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Undocumented

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We know only too well what it means to have an undocumented relative living abroad. A parent dies and one of the children could not be at the funeral. An explanation, about invalid papers, is offered in hushed tones: “Hindi pa ayos ang papeles.” Or, we ask why someone very bright, with a college degree from a top university, could get only low-paying menial jobs after so many years living in the United States. And again, we are told: “Wala pa kasing papeles.”

Posted: November 23rd, 2014 in Columnists,Columns,Featured Columns,Featured Headline,Inquirer Opinion | Read More »

Courtesy Lane perk extends to OFWs

The Department of Foreign Affairs’ Office of Consular Affairs (DFA-OCA) met with Alfredo P. Palmiery, president of the Federated Association of Manpower Exporters Inc. on July 18, 2014, and explained to him that overseas Filipino workers with confirmed job offers or existing valid contracts can avail of Courtesy Lane privileges in Metro Manila and in the Regional Consular Offices (RCOs).

Posted: September 29th, 2014 in Inquirer Opinion,Letters to the Editor | Read More »

‘Kapit sa patalim’

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The phrase literally means “clinging to a knife,” as awe-inspiring and visceral a way of describing the lot of many Filipinos as you can find. It’s the heart of desperation, a loss-loss choice between surviving and surviving badly, between being alive and raggedly so. That is the state in which overseas Filipino workers in Libya now find themselves: kapit sa patalim.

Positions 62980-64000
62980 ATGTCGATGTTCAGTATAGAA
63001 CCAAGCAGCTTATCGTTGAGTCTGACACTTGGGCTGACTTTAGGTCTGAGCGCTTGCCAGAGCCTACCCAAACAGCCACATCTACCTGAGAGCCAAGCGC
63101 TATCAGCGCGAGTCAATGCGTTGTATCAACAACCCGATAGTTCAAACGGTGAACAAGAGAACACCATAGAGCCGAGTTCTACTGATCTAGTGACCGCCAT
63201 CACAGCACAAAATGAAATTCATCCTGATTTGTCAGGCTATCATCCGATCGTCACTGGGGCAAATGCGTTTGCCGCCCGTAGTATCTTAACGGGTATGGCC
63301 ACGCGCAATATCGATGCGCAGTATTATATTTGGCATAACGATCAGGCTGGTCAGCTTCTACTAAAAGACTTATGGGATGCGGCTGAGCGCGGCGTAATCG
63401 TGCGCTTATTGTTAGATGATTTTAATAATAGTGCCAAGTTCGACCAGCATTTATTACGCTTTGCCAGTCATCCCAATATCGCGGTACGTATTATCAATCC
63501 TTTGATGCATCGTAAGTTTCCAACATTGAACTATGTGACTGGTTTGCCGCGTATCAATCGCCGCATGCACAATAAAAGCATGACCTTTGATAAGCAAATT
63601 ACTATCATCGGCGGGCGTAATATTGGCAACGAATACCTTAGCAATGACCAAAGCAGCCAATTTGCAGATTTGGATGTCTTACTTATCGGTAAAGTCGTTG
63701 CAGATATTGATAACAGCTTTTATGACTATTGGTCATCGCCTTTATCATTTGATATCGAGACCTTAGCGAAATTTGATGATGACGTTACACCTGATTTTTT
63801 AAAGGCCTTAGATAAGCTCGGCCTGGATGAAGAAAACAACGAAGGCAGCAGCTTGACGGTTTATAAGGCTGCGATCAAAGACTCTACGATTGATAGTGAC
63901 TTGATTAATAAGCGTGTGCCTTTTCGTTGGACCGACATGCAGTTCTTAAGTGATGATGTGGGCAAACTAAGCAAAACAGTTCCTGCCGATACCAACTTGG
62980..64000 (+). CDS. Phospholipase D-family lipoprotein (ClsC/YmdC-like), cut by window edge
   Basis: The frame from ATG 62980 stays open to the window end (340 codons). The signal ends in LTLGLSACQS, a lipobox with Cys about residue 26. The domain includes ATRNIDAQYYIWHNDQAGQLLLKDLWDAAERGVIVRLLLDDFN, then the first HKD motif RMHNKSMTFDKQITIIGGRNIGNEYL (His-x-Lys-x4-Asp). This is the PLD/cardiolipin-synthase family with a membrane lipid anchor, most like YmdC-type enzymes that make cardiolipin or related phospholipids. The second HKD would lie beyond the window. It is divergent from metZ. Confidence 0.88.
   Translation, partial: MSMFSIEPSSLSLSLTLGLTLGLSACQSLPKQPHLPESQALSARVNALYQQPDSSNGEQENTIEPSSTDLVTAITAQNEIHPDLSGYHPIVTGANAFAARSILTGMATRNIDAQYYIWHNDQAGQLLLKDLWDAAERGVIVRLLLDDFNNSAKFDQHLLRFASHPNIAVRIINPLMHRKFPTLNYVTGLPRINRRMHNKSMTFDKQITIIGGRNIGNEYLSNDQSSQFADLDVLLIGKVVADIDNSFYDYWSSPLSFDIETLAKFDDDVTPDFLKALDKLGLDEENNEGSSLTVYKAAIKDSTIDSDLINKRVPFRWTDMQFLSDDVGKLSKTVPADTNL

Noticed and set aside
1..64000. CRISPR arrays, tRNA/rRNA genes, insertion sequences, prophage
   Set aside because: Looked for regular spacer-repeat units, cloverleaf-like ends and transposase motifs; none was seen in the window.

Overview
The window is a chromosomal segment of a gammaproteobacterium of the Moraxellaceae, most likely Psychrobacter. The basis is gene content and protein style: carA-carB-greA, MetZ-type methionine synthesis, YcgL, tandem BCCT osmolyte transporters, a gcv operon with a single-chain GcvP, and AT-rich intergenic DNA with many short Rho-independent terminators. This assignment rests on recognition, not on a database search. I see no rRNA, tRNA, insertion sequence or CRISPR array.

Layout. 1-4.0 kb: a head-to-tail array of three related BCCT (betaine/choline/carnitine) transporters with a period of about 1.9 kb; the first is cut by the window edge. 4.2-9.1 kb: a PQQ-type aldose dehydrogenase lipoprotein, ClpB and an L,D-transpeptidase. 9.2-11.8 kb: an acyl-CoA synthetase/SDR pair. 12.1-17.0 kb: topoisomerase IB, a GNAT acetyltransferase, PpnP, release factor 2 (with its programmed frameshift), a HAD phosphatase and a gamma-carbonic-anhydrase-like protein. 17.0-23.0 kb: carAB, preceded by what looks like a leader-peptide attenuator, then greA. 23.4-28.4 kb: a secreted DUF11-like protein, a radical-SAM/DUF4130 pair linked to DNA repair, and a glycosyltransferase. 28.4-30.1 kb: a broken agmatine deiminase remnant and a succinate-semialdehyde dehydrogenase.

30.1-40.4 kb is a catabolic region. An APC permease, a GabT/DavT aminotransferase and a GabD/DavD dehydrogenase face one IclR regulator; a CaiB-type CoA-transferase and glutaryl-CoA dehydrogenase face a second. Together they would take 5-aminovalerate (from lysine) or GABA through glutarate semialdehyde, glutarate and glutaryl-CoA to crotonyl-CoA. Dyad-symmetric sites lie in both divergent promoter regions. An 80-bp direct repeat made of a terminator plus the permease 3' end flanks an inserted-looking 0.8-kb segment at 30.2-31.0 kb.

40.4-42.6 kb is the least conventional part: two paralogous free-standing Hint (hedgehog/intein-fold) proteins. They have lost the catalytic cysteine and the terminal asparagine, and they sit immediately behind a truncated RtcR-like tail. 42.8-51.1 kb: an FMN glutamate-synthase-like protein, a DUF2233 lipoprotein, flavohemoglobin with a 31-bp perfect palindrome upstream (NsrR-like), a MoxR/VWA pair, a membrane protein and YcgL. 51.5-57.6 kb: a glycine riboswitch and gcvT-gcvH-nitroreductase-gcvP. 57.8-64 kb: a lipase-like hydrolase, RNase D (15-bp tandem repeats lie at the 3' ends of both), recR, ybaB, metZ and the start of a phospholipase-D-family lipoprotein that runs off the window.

Posted: August 5th, 2014 in Columnists,Columns,Inquirer Opinion | Read More »

The Libyan trap: A tragedy of our own making

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The primordial role of government, according to the great English philosopher Thomas Hobbes is to secure the life and limb of its citizens. I would disagree with Hobbes’ point that this is the primary role of government, but yes, I agree that providing security is one of the state’s main functions.

Posted: August 4th, 2014 in Columns,Viewpoints | Read More »

Existential choices

For the second time in three years, Libya is convulsed by violence. As in the first time, when rebels successfully ousted long-time dictator Moammar Gadhafi, not all Filipinos working in Libya want to go home.

Posted: August 4th, 2014 in Editor's Pick,Editorial | Read More »

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  • House panel OKs FOI bill
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  • Lifestyle

  • Artists, designers rally to raise awareness on disaster preparedness
  • El Hogar demolition ‘imminent,’ heritage advocates warn
  • No ‘Gray’ areas in new John Grisham novel
  • León’s Kingly Treasures Auction features exquisite antiques
  • Physician-sculptor finds beauty in nature’s flaws
  • Entertainment

  • Katy Perry confirmed as Super Bowl halftime singer
  • One Direction, Katy Perry win big at American Music Awards
  • Cinematic PH tour via Indie Bravo!-Fully Booked fest
  • Proudly Filipino ‘Priscilla’ back after hit Singapore run
  • The transformation of Timmy Cruz
  • Business

  • Gov’t set to rebid Calax in mid-2015
  • AirAsia eyes additional South Korea flights, opposed
  • Banks’ profitability seen to improve in coming year
  • Banks to adopt new technology on credit cards
  • Bill threatens PH commercial fishing sector
  • Technology

  • Kidnappers scanning social networks for potential victims – PNP
  • Netizens cheer Pacquiao win, tell Mayweather ‘you’re next’
  • Facebook ‘newspaper’ spells trouble for media
  • Biotechnology for a better life for Filipinos explained
  • App linking overseas Filipinos to homeland launched in D.C.
  • Opinion

  • Editorial cartoon, November 24, 2014
  • Justice as tragedy
  • PH has slowest justice system in the world
  • Random thoughts
  • The Sunni arc of instability
  • Global Nation

  • PH reviews blacklisting of Hong Kong journalists
  • Palawan RTC convicts 9 Chinese of poaching off Palawan
  • Fil-Am groups call for swift action to resolve Maguindanao massacre case
  • Japanese ‘samurai’ who fled to PH may be made a saint
  • Taiwanese boat crew faces smuggle raps
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